By Therese Dunphy
It’s a story that regularly unfolds in communities around the United States: the big bad mining company approaches the local government body seeking a permit. Outraged neighbors cry out about the harmful environmental impacts of big business. Flyers are distributed door to door. The community is warned about the harmful health effects of noise and dust. Citizens jam the corridors of city hall demanding that their elected representatives send the evil doers packing. In this particular case, a neighboring community’s ecologically minded city mayor rode her bike to city hall to drop off hundreds of protest letters.
You know how the story ends, right? But here’s the thing. This story has a twist. Despite numerous hurdles during the company’s effort to swap which 80 acres of its 270-acre property were to be mined, residents supported the company’s mine plan.
No, that’s not a misprint. On Jan. 25, a special election with a single ballot issue — Measure A — passed by more than a 2-1 margin. The miracle transpired in Azusa, Calif., where Vulcan Materials Co.’s year-and-a-half-long permitting process culminated in a vote of the people.
Six months earlier, the Azusa City Council approved the operator’s request in a 4-1 vote. An anti-mining group, Azusans Against Mining Expansion, subsequently gathered the necessary signatures to place a referendum item on a special election ballot. The anti-mining faction also mobilized three candidates to run against the council members who had approved the plan.
Meanwhile, allegations of government wrongdoing flew around both Azusa and the neighboring community of Duarte, which was unhappy with a mine plan that would move mining operations closer to the community border. Duarte filed a lawsuit against Azusa. It claimed the project’s environmental impact report was flawed and alleged that the Azusa City Council violated open meetings laws. Former Azusa Mayor Diane Chagnon, a proponent of the plan, said the Duarte City Council misused public funds by hiring a public relations firm to help with the referendum and illegally discussed items in closed session. The Los Angeles County District Attorney’s Office is investigating the claims against Duarte, while Duarte’s lawsuit against Azusa is about to be heard in court.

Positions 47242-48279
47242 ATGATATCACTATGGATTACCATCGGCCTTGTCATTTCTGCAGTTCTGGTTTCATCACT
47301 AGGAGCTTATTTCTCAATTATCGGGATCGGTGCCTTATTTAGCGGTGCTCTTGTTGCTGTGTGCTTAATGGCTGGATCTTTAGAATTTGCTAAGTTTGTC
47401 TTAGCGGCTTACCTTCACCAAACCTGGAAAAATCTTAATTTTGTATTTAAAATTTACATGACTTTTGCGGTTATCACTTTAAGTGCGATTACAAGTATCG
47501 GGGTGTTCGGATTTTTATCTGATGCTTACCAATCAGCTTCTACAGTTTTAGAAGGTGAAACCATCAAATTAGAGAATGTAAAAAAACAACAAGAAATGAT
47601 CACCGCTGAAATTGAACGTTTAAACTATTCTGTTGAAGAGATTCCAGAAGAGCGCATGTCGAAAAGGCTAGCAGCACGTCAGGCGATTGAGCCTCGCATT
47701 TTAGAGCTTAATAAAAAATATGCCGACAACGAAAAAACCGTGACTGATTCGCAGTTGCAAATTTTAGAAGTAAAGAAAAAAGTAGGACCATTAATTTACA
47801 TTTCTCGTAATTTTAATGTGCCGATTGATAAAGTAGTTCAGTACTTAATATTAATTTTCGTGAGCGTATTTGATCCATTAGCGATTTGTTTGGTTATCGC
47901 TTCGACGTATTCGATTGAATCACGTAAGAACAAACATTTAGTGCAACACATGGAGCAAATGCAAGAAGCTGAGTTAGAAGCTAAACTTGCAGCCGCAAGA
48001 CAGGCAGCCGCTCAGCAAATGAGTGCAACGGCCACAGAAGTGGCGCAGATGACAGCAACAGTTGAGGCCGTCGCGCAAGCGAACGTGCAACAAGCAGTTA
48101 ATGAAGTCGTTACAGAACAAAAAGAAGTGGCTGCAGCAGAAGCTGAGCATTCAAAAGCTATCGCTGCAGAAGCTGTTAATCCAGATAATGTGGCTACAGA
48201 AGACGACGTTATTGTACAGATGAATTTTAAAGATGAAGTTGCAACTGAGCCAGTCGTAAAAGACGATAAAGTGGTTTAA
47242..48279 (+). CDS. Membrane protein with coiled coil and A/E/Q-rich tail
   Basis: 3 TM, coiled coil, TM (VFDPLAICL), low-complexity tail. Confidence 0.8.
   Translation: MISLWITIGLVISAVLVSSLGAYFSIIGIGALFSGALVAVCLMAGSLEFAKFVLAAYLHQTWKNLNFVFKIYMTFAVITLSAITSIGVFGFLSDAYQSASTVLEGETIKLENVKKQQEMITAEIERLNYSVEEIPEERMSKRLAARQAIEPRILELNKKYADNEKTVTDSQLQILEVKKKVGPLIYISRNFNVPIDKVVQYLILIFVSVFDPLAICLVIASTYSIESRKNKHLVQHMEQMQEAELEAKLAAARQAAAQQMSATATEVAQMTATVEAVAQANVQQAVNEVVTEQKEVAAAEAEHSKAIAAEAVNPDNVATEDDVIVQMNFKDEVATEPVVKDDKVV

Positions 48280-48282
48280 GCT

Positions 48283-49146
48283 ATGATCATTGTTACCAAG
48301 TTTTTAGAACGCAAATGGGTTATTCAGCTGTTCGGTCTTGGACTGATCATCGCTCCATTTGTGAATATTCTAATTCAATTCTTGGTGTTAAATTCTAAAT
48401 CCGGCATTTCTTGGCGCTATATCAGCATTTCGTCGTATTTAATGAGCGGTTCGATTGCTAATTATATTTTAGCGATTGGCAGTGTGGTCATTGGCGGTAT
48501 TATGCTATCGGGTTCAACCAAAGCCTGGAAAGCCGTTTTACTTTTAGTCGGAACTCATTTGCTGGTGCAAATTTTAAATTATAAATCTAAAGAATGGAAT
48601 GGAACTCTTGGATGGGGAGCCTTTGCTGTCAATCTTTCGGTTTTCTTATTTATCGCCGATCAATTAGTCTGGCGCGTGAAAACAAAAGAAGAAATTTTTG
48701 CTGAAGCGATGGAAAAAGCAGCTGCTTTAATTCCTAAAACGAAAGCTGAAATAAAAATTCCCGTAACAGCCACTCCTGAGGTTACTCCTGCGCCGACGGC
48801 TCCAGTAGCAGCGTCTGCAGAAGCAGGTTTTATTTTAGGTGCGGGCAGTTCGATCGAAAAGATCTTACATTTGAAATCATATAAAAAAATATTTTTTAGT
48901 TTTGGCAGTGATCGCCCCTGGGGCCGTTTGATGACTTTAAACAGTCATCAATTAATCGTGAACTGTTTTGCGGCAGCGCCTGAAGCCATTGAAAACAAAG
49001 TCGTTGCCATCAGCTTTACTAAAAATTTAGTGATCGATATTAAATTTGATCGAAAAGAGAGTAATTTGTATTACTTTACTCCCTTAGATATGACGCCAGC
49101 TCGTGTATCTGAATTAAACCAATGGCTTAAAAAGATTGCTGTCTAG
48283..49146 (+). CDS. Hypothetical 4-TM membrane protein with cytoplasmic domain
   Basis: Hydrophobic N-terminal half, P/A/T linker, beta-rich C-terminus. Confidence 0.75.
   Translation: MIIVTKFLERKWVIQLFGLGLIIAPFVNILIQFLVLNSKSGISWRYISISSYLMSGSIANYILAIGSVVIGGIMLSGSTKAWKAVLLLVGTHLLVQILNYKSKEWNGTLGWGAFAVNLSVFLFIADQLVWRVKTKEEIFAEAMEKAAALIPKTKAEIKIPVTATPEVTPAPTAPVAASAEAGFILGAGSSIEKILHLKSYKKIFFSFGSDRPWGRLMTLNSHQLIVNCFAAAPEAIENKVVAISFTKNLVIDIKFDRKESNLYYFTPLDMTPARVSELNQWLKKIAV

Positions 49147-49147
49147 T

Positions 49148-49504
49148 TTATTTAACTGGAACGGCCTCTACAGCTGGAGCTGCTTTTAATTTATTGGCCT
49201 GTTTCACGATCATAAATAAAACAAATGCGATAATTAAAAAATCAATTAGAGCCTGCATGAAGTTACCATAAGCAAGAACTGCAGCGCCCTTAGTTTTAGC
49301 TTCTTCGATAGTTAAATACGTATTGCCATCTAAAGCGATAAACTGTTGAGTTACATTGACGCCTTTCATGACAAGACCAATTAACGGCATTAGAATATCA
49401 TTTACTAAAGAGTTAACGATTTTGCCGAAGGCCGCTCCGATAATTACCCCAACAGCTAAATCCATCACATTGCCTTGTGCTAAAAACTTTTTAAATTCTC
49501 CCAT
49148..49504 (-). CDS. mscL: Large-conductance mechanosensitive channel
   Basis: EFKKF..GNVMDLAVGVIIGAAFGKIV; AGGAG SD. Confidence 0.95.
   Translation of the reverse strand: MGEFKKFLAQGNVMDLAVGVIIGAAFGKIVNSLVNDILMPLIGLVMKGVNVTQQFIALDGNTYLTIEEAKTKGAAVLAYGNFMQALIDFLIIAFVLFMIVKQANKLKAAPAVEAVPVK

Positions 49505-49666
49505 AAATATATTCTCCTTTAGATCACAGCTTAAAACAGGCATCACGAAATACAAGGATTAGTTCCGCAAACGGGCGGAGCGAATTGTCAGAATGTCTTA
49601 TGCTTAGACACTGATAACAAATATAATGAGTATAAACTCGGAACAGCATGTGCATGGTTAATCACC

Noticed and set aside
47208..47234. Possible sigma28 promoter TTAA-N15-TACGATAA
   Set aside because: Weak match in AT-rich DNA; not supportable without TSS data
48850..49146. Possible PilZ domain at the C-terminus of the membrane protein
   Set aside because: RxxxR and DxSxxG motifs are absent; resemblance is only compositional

In terms of environmental impact, Vulcan plans to mine the 80 acres using a technique called “micro-benching,” which mines in 1- to 2-foot benches rather than the traditional 30-foot benches and allows for more natural-looking reclamation efforts. The plan won over area residents, including outdoor enthusiast Dan Simpson. The longtime Azusa resident told the Los Angeles Times that he found that a lot of opponents were uneducated about the plan and its environmental benefits. “It’s really easy to say ‘no’ as opposed to looking objectively at things,” he said. “You have people who just don’t understand the issues…but from an environmental standpoint, this is far superior than the current plan.”
If a local hiker can figure that out, maybe the courts can, too. If so, Vulcan’s Azusa story may be well on its way to a happy ending.
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